Pacific Council News Winter 2019: Highly migratory species

Council Chooses Not to Consider Shallow-Set Longline Permit

Swordfish. Photo: Joe Fish Flynn/Shutterstock

In November the Council chose not to continue considering a West Coast permit to use shallow-set longline fishing gear outside the U.S. Exclusive Economic Zone (EEZ) at this time.

Members of the fishing industry had been asking the Council to discuss allowing the fishery since 2009. In 2009, the Council chose not to allow the gear, citing concerns over bycatch and that some non-target fish stocks were in decline. Currently, the drift gillnet fishery is being used to target swordfish, but may be phased out in the near future. Therefore, the industry is looking for a productive alternative gear to target swordfish.

At the November meeting, the Council directed the Highly Migratory Species Fisheries Management Team to analyze existing observer data from the Hawaii shallow-set longline fishery, as well as sources of West Coast swordfish supply, in support of the Swordfish Monitoring and Management Plan. This is in part to better understand the relationship between domestic and foreign sources of swordfish supply, and to explore the possibility of improving conservation and reducing the Nation’s seafood trade deficit through increased West Coast production. The Team will report back to the Council in June.

International Management Recommendations

In November, the Council made the following recommendations to the National Marine Fisheries Service for consideration when developing negotiating positions for Pacific regional fishery management organizations (RFMOs). The recommendations were based on reports by the Enforcement Consultants and Highly Migratory Species Advisory Subpanel.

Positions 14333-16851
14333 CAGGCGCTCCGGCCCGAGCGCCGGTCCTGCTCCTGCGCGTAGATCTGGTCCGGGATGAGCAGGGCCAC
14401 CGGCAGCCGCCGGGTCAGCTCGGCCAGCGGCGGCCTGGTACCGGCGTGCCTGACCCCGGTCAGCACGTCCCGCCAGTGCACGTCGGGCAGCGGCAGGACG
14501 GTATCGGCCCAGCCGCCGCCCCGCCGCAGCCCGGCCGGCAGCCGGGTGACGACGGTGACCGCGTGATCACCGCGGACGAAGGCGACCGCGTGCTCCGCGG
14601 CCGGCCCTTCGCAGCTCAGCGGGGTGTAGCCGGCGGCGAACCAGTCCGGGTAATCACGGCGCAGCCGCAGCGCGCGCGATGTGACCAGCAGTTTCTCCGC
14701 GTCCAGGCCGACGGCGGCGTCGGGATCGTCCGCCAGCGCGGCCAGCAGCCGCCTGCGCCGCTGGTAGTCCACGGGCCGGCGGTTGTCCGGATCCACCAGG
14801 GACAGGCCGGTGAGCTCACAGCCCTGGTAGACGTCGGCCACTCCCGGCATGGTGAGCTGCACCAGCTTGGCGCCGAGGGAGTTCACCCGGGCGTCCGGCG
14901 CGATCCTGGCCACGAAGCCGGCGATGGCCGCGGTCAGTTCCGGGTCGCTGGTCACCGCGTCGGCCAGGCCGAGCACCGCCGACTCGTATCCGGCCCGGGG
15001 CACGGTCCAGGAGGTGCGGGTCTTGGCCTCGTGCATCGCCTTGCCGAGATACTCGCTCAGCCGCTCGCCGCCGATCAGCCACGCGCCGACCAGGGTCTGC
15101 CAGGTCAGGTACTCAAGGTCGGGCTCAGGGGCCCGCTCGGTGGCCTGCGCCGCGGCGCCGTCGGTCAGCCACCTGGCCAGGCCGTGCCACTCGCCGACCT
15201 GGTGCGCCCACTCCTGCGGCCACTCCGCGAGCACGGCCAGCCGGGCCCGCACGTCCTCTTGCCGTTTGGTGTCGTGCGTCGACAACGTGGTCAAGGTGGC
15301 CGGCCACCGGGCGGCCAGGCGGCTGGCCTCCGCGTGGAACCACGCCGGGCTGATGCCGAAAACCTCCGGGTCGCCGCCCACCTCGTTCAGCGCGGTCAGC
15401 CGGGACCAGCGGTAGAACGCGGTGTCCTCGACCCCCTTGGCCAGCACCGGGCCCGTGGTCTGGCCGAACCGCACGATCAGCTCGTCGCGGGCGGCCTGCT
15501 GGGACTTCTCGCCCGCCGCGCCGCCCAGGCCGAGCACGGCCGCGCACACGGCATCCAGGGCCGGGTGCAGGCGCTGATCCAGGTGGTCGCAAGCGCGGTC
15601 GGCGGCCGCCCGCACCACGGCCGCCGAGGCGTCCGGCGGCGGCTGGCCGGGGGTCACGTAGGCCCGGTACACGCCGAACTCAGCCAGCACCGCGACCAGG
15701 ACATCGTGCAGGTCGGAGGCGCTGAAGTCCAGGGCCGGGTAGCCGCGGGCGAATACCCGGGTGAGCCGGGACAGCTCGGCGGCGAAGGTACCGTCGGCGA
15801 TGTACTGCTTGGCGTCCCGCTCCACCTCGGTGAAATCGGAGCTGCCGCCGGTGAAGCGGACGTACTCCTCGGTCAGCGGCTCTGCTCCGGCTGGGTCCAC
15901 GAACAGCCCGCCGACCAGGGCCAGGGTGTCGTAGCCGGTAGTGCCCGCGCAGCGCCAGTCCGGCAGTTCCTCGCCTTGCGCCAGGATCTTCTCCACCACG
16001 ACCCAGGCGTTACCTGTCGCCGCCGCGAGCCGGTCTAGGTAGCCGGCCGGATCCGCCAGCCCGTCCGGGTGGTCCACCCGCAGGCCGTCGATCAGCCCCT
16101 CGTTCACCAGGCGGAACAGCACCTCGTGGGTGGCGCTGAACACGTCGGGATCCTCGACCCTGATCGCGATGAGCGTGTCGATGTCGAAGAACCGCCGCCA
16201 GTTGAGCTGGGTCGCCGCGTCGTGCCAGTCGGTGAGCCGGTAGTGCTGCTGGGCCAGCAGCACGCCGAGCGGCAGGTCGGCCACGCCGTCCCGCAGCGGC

• Strengthen or seek adoption of RFMO measures to require vessels comply with a “garbage plan” to prevent discarding of waste at sea.
  • Seek adoption of RFMO measures to require vessels carry and deploy boarding ladders that allow safe boarding during high seas inspections.
  • Support Permanent Advisory Committee recommendations on South Pacific albacore conservation and management by the Western and Central Pacific Fisheries Commission (WCPFC).
  • Work through the WCPFC to determine if unreported North Pacific albacore catch is occurring in the Convention Area and to better understand the impact of incidental catch of north Pacific albacore, especially by “small island developing state” fleets, not bound by current fishing effort limits.

The U.S.-Canada Albacore Treaty governs access by U.S. and Canadian albacore fishing vessels to the others’ EEZ, and establishes three-year “fishing regimes” that specify access for the purpose of fishing and port privileges. The current U.S./Canada fishing regime ends December 31, 2019, and a new agreement will have to be negotiated before the start of the next fishing season on June 15, 2020. The Council may make recommendations on the next fishing regime at its March 2020 meeting when David Hogan, the Department of State representative on the Council, is present. In the interim the Council adopted the following recommendations related to this issue:

  • Establish a catch attribution system for Canadian North Pacific albacore catch within the U.S. EEZ and vice versa.
  • Work with Canada’s Dept. of Fisheries and Oceans to harmonize paperwork requirements for EEZ and port access.
  • Investigate and provide information on the source of cheap albacore imported into Canada and re-exported to the U.S. under the label “Product of Canada.”

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